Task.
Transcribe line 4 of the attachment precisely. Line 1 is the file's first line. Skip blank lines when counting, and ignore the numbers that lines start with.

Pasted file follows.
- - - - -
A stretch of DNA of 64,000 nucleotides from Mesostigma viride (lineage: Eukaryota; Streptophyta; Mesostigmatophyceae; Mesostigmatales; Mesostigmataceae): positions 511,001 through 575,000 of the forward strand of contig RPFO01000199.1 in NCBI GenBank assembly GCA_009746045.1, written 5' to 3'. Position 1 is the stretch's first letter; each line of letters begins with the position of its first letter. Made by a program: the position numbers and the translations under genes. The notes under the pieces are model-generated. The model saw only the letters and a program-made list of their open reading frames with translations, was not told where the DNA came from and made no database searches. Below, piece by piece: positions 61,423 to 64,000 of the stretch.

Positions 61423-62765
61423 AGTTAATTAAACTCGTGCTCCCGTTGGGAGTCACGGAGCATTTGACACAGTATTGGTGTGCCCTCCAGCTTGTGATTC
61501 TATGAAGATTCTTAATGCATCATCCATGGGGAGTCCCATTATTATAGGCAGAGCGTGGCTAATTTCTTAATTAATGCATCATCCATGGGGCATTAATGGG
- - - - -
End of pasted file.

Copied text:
61501 TATGAAGATTCTTAATGCATCATCCATGGGGAGTCCCATTATTATAGGCAGAGCGTGGCTAATTTCTTAATTAATGCATCATCCATGGGGCATTAATGGG